- The BMW M850i is the top-dog BMW two-door, at least until the M8 arrives.
- Caught somewhere in the space between a true performance vehicle and a cushy grand tourer, the M850i didn't win our hearts.
- For $126,395, you can find a better grand tourer.
When we first saw the BMW M850i, we weren't quite sure what it was. The big, V-8 two-door could have been a cushy luxury ride, a hardcore sports car or somewhere in between.
Now, after spending a week with the convertible model, we're still not sure what this car wants to be. It's comfortable, quiet and well-appointed, but there's nothing so special going on here that we'd recommend the $126,395 convertible we tested.
For that money, you're getting a lot of features and some serious oomph. It's got BMW's latest suite of driver-assistance features, a cutting-edge iDrive infotainment setup, acres of leather and a healthy dose of stainless steel trim with aluminum accents.
Our tester also had the glass controls option, which glitzes up the shifter, start-and-stop button, iDrive controller and other details with intricate glass detailing. You'll also find comfortable, heated and cooled seats and adaptive suspension.
Power comes from a 523-horsepower, 4.4-liter turbocharged V-8 and arrives at all four wheels via BMW's xDrive all-wheel-drive system. Not only are all four wheels powered, but all four wheels also contribute to steering duties. At low speeds, the rear wheels will turn the opposite direction of the fronts to make the big Bavarian car more maneuverable. When speeds pick up, the rear steering system moves in the same direction as the front wheels to increase stability while steering.
That's a lot of information, but it all basically means the same thing: the M850i is built for high-speed, grand touring. It's extremely stable at high speeds — with the top up — shockingly quiet for a convertible. Taken as a whole, the combination of a nice interior, great seats, good road manners and a semi-autonomous driver assistance system, the M850i is great for cross-state freeway hauling.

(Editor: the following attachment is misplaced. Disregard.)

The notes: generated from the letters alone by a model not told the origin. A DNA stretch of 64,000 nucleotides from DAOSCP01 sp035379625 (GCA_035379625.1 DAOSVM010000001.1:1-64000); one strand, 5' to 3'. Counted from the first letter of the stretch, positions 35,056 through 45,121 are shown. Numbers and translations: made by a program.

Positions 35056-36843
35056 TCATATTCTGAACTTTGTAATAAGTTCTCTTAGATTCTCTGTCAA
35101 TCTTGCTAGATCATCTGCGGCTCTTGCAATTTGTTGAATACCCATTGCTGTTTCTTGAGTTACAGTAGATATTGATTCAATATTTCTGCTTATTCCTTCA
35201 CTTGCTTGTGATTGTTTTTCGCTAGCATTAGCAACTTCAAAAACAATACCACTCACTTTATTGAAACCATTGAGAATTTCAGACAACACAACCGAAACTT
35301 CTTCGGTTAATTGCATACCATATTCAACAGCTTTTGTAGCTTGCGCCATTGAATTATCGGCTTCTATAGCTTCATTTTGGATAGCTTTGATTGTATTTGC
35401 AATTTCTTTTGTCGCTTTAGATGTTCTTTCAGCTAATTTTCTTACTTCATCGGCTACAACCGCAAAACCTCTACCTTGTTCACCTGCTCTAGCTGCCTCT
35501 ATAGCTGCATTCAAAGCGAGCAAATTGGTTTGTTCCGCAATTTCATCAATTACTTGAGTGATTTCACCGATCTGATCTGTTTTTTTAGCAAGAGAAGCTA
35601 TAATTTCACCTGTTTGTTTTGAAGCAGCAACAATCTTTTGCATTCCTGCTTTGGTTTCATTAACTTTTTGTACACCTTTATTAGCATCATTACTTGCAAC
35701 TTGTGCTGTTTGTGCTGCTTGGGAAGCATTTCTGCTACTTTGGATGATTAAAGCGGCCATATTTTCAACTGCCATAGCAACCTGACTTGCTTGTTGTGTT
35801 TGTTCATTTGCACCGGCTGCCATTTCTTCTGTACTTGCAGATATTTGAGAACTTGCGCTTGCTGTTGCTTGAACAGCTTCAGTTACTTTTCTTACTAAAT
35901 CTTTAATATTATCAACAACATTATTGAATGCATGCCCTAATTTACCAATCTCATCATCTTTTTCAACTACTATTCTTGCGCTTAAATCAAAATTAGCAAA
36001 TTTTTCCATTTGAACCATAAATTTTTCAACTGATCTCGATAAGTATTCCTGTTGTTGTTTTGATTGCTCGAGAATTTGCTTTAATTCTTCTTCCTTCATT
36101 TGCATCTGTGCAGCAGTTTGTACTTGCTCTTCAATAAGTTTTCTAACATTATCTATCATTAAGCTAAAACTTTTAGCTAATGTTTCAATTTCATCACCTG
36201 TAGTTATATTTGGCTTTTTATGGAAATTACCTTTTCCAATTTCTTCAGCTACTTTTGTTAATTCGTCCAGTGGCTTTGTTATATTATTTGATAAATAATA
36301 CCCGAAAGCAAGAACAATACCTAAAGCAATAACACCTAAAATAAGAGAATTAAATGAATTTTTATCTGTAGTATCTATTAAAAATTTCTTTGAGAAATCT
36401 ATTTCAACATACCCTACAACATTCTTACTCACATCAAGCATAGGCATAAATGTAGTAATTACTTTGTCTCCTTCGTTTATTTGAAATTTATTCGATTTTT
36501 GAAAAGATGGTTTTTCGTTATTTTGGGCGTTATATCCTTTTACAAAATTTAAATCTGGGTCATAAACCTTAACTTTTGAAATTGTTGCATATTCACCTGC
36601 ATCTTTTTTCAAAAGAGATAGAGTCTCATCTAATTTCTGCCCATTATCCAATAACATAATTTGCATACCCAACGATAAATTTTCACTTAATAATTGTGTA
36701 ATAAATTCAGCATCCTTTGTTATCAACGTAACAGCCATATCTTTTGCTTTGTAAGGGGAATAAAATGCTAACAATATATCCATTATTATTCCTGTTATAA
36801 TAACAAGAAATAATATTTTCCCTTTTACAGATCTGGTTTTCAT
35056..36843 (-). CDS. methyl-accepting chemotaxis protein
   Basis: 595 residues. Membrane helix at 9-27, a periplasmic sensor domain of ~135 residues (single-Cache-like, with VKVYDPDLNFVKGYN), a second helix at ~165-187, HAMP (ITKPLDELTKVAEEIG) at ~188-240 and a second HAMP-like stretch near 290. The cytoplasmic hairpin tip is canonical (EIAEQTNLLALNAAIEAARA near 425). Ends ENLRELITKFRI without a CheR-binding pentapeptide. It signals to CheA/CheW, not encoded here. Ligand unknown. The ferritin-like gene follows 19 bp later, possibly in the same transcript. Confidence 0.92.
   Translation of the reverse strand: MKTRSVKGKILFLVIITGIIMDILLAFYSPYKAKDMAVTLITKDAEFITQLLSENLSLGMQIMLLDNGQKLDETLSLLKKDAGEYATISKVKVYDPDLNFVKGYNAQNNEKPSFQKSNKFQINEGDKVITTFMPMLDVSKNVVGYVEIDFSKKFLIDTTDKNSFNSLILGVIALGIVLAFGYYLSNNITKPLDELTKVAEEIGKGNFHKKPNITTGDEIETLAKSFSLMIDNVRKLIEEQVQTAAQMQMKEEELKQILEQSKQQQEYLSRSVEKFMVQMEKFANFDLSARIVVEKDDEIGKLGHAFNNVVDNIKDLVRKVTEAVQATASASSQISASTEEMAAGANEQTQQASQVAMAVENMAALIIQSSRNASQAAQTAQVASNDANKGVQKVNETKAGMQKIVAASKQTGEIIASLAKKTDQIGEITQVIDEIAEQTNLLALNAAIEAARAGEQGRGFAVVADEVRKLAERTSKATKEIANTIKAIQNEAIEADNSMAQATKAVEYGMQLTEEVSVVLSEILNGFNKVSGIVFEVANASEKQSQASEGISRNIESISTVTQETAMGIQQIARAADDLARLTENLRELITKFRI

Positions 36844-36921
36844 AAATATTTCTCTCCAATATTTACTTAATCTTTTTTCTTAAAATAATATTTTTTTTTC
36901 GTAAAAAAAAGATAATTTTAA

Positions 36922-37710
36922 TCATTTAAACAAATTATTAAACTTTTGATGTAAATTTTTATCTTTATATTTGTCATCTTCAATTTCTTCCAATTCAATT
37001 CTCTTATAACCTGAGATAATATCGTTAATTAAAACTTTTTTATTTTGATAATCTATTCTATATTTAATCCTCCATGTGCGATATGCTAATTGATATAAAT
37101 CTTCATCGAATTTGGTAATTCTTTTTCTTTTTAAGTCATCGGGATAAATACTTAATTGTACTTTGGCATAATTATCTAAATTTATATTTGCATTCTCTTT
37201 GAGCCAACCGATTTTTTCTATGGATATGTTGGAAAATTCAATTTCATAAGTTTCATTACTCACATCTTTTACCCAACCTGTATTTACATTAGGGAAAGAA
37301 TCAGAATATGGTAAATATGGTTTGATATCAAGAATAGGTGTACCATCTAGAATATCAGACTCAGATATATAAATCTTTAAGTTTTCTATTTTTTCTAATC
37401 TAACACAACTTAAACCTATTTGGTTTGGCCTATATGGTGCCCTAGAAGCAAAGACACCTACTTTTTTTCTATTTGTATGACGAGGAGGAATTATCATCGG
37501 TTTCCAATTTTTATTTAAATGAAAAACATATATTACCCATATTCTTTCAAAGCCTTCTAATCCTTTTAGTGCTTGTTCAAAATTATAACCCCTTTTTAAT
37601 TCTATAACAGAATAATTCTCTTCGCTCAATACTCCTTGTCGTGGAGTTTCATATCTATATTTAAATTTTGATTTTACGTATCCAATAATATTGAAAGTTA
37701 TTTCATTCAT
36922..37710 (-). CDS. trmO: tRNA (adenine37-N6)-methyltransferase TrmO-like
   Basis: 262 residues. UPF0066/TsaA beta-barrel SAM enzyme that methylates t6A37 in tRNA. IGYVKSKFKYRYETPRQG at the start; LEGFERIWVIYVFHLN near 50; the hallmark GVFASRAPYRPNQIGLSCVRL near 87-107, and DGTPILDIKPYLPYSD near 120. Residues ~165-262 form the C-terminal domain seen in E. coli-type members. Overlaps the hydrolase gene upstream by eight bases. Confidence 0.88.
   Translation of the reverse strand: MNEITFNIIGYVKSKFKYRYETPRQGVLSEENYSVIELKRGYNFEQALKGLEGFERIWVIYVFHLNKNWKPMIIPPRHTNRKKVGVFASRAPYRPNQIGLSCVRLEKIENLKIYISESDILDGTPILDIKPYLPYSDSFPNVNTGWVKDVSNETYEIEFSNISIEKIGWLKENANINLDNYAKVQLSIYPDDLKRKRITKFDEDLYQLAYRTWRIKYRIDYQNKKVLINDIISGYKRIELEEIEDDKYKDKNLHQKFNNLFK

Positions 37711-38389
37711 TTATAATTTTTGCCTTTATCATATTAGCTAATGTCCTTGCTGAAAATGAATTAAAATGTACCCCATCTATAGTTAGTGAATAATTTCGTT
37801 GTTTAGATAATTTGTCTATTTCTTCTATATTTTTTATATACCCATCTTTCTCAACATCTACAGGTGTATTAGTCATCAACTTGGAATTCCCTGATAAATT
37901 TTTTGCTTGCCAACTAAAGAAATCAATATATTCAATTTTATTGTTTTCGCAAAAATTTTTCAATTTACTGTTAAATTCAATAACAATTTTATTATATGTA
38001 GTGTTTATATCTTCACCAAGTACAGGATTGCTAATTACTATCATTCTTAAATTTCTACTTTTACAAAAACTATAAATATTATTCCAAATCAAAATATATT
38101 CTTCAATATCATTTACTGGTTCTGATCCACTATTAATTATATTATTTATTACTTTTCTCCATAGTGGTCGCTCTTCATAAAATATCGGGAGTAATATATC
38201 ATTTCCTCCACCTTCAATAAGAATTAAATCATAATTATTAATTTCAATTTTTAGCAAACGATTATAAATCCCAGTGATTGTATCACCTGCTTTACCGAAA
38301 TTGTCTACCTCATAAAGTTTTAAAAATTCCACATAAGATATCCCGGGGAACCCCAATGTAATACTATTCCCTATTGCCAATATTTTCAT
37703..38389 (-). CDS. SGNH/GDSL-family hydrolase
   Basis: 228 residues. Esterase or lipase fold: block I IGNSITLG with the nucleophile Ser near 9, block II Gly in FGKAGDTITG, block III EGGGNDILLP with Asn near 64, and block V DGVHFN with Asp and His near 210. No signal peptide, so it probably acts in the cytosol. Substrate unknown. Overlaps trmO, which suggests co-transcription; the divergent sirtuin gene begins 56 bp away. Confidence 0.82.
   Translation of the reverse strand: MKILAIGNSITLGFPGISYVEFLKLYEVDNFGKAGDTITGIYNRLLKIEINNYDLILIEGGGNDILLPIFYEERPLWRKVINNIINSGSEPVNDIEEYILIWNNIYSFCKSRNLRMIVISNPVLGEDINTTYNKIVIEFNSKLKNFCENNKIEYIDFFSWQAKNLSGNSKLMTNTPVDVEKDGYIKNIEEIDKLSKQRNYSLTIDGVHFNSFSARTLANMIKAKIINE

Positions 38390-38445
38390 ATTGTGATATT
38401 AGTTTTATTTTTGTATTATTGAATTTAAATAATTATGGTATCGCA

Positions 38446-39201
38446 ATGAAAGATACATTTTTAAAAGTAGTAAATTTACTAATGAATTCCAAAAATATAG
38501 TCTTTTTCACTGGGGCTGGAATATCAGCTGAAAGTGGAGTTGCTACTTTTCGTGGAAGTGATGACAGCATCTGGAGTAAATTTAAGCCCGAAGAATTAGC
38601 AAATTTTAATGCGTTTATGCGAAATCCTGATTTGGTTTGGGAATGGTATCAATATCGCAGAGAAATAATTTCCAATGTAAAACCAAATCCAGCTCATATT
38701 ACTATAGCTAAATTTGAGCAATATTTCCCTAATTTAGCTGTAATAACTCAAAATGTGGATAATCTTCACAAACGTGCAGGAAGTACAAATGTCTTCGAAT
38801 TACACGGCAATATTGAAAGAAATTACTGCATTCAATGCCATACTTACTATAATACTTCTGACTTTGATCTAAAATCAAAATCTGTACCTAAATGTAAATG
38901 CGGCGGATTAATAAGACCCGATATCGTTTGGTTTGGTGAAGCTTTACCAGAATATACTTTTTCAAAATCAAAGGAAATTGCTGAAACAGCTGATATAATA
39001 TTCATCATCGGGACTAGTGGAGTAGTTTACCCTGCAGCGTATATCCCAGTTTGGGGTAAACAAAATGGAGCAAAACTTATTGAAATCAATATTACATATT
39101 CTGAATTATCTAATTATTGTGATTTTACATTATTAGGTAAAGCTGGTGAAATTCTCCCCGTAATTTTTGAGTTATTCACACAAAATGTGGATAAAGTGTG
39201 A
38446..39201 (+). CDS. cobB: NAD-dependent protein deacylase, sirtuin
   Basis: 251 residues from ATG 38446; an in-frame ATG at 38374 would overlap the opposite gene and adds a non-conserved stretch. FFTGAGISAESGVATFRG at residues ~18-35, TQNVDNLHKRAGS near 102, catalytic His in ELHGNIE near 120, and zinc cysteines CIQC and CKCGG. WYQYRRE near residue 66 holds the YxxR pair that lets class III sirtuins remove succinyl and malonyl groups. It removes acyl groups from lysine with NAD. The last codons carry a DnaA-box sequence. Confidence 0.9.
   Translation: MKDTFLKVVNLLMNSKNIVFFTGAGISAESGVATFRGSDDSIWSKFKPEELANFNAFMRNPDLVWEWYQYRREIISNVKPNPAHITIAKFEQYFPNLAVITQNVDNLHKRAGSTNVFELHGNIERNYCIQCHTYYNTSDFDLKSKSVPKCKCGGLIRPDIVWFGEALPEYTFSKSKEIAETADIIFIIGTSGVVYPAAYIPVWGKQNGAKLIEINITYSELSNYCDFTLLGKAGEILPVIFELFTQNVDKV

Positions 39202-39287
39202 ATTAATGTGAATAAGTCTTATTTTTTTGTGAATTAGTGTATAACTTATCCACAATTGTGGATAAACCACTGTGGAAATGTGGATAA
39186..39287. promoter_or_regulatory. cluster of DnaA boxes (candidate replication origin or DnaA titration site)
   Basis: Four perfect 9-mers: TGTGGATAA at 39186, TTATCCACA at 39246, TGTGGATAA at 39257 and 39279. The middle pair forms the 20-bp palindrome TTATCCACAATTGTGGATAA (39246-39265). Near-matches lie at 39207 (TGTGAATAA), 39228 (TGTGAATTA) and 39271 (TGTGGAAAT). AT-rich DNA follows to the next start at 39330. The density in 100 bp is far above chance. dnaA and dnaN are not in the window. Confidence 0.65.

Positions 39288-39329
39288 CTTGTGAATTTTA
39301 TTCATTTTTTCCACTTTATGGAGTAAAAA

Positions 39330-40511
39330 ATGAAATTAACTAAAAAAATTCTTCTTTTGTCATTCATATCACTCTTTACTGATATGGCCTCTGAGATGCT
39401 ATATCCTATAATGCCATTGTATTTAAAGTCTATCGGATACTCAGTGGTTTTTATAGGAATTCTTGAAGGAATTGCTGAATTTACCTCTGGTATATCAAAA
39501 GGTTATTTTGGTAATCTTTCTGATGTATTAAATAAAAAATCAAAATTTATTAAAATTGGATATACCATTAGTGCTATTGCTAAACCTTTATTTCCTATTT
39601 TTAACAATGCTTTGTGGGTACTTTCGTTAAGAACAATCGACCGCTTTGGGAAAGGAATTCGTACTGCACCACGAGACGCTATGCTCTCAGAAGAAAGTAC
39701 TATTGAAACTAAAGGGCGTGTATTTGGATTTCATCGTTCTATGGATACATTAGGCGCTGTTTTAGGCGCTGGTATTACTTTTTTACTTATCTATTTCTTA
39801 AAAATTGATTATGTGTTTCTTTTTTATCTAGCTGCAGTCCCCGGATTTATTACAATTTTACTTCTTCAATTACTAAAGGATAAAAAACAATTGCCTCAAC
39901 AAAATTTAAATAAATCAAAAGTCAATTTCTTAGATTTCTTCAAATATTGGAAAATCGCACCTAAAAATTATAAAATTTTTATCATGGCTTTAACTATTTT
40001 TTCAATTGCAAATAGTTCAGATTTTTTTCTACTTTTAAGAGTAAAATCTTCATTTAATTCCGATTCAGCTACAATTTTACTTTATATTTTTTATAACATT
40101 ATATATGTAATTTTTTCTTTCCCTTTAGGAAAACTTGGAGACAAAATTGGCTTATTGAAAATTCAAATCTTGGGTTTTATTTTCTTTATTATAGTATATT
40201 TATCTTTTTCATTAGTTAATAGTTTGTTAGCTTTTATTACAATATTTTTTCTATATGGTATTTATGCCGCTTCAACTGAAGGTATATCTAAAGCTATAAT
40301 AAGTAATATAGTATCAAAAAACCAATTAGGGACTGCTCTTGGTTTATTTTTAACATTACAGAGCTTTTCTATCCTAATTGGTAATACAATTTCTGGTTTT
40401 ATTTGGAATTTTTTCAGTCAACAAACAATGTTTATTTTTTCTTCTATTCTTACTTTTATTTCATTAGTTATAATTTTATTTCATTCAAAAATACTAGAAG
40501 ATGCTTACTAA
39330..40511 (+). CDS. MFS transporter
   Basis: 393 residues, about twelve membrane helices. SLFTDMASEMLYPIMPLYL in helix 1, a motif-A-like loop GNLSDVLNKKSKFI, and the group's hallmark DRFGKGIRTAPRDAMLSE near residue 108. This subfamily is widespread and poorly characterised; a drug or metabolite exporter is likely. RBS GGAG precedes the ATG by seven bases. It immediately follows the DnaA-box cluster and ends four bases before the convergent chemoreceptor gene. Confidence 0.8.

And we should say that it's handled the transition to convertible life well. The top can open or close in 15 seconds at speeds up to 30 mph. With the top down, wind is well managed so long as you keep windows up and the wind deflector in place. It's worth noting that the wind deflector covers up the back seats. The $400 neck warmer is a must-have for cool weather cruising.
Plus, the M850i is a pretty car. We think it looks better as a coupe, but the convertible model is still attractive.
As the length of the previous section betrays, there's a lot to like about a pretty convertible that goes zero to 60 in 3.8 seconds and is still comfortable on the highway. But throughout the week, we couldn't find anything to love.
The car handles well for instance, but it feels heavy and uninterested in dynamic driving. There's no steering wheel to speak of, a particular issue when the four-wheel-steering system makes the behavior of the M850i hard to predict. It's hard to see how this thing bears the same badge as the telepathic M2 Competition.
Of course, the M850i is way bigger than the M2 and isn't even the most aggressive version of the 8 Series that BMW has planned. An M8 and even more hardcore M8 Competition are inbound to cure the dynamic failings of the M850i, so maybe you shouldn't expect this to be the best driving coupe.
Maybe it'd be better if you ignored the M in front of the name that implies that the 850i is a performance model. Taken as a luxury coupe, though, it doesn't quite hold up.
The interior is nice, but at $126,395 it needs to blow you away. It doesn't. The cabin is just another version of the same basic BMW design that has been in production since the Dark Ages. It'll take more than a $650 glass controls package to make this look worthy of this price point.
Plus, the M850i convertible has usability foibles that BMW usually avoids. The power top control, which can be activated on the move, is identical in size and shape to the parking brake control that sits two inches to the left of it. At one point, trying to operate the top at about 10 mph, we accidentally triggered a massive lurch as the parking brake engaged.
It also comes with side collision avoidance, designed to protect you from cars sideswiping you. We're big proponents of active safety features and believe that mitigating accidents is a top priority. Unfortunately, this system needs a lot of work.
Especially when passing wide tractor-trailers, the M850i gets spooked and violently jerks away. Though the system activated multiple times during our evaluation, we never felt like the vehicle was about to be sideswiped. As it stands, we'd probably turn the feature off.
The BMW M850i is in a weird segment. There are super luxury coupes like the Mercedes S-Class, sports cars like the Porsche 911 and cars in the middle like the Lexus LC 500.
Each of those competitors is formidable in its own right. The Porsche offers impeccable performance, the Lexus offers fantastic looks with solid dynamics and the Mercedes has a gorgeous exterior design with an industry-leading interior. The M850i has a good interior, good powertrain, good looks and good performance. But in the world of six-figure flagships, good isn't good enough.
Driving Experience: 3
Price as tested: $126,395
Ratings out of 5.